You may know that these lakes were scraped out by the glaciers of the last Ice Age. The retreating ice was, of course, headed North, so the lakes are more-or-less oriented North-South. The local geology is mostly shale, which seems to break and crush readily, so it's easy to see the necessary condition for the gouging. These pictures are from a creek that empties into Seneca Lake and that has moved upstream - 'they' say - over a kilometer from its original position at the end of the local Ice Age. (Notice, too, the foliage. We saw a fair amount of color in most locations, but these are my better pictures.)
Back to the dairying - for reasons of topography and politics, the local farms are very reminiscent of the French operations that I saw last Spring - at least as I understood them. Reasonably sized fields; herds outdoors; crop rotation featuring clover or legumes; occasional mild manure smell (ever been near a 'feedlot'?); birds; large woodlots; orchards; agricultural implements on a human scale (as opposed to an industrial scale) - all in all, very attractive - except for the McCain signs.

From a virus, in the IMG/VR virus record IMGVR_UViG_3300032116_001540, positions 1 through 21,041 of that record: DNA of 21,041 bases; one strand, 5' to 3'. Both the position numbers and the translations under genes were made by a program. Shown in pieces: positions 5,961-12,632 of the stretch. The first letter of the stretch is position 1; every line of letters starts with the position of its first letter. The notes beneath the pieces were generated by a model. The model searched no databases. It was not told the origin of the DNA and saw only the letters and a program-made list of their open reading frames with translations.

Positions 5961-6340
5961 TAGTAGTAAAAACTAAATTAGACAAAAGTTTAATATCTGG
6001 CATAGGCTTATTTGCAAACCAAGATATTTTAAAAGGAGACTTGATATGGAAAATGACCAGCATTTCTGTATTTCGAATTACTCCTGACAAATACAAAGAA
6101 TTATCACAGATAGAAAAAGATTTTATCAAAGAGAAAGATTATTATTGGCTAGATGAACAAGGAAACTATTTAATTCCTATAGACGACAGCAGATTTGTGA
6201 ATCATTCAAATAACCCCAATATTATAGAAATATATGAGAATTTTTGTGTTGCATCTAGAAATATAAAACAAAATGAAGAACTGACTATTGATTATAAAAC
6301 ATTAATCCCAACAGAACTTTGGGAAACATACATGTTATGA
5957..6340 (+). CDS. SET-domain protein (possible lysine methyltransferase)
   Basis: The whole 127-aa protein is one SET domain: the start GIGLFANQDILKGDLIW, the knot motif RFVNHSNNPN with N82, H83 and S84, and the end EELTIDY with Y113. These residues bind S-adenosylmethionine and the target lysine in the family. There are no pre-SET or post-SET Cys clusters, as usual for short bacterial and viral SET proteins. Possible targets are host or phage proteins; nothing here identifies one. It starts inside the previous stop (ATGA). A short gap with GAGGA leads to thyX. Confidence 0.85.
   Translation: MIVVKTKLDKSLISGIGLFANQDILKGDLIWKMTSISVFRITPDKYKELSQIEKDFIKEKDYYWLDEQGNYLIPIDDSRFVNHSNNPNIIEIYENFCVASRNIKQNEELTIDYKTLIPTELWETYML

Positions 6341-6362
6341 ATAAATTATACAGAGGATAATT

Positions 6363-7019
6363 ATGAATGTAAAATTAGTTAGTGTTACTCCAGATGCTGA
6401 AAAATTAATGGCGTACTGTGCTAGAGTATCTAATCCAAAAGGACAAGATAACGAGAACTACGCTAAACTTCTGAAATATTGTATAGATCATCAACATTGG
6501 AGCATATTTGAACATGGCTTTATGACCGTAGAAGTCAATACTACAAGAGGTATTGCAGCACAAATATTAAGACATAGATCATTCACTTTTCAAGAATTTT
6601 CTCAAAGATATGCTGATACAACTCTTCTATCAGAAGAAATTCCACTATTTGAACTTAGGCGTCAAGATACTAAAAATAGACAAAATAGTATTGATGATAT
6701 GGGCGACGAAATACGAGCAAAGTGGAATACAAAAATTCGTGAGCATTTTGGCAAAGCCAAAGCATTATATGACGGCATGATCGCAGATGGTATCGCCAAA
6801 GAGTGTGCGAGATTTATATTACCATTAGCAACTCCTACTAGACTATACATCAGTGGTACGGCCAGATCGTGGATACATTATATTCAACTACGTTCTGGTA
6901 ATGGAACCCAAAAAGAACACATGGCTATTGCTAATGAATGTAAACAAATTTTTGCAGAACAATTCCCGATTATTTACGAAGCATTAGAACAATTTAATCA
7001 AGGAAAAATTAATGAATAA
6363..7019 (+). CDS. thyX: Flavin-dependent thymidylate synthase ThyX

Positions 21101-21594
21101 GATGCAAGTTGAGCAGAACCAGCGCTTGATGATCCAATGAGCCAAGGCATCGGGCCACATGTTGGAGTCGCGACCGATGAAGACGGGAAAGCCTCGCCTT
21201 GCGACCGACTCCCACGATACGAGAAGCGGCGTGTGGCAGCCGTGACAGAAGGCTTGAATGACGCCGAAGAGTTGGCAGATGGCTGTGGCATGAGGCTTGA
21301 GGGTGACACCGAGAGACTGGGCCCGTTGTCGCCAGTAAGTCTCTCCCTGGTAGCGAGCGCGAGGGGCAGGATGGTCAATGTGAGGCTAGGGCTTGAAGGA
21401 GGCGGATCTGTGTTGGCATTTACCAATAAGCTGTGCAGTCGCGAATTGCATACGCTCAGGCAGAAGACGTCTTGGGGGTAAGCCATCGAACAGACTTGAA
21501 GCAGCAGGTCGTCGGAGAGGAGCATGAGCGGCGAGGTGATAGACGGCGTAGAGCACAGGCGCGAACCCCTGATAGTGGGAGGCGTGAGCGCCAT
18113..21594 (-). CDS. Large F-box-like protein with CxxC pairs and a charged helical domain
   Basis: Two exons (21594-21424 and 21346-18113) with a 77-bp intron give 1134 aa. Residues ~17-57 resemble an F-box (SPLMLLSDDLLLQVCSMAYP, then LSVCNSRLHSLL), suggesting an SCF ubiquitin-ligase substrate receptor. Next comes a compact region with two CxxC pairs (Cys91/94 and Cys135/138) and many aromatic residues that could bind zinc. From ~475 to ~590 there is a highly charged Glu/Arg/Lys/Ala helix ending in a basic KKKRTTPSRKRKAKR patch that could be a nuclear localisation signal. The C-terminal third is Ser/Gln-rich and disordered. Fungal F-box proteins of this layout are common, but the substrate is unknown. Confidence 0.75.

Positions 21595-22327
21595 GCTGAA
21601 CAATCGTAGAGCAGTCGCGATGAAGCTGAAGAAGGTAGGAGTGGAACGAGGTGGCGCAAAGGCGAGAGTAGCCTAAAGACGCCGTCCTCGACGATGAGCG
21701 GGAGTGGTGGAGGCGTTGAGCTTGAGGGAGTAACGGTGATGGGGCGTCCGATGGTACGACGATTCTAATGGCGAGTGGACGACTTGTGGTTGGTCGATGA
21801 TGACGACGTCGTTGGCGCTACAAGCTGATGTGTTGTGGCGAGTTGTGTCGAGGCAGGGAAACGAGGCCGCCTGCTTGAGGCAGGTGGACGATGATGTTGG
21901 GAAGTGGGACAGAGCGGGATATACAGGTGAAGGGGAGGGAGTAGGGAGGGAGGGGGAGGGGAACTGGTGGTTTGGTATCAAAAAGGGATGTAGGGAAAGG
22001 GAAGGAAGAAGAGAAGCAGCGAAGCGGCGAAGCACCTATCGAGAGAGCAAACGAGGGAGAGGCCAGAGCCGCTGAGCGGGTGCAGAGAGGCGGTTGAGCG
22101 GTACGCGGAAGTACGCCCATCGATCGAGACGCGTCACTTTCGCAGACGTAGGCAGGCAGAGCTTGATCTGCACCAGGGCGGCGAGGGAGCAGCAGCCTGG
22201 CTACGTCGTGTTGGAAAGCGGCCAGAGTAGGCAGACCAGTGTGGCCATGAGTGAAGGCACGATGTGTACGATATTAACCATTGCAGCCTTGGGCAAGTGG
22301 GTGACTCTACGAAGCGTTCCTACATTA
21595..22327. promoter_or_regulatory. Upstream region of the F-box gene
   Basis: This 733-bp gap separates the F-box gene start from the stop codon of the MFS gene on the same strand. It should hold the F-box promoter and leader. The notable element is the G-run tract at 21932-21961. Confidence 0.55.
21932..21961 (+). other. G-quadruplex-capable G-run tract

Mid-state NY is somewhat more 'hilly', but the canal starts to meld with the Mohawk River, which is meandering toward the Hudson River. Little Falls is really just a few cascades on the river, but, of course, that necessitated a lock, which turned out to be the deepest one of the whole project - about 13 meters. The town was inundated in The Big Storm of two years ago, and we stayed in a B&B next to the river with a 'French' restaurant (very good, but not of Lyons quality, no doubt). There was not a plumb wall or level floor in the whole building. If I had dropped a bowling ball on one side of the room, I think that it would have crashed through the wall on the other side from gravitationally-derived momentum.
After Little Falls, we had our one Tour de France experience. In Canajoharie the painted signs took us up a LONG, steep hill which finally dumped us into a high school parking lot. We figured that some local high-schoolers had pranked us, but it turned out to be much more pedestrian. The tour(s) have become large enough that they have to use places like high school gymnasiums or athletic fields as campgrounds.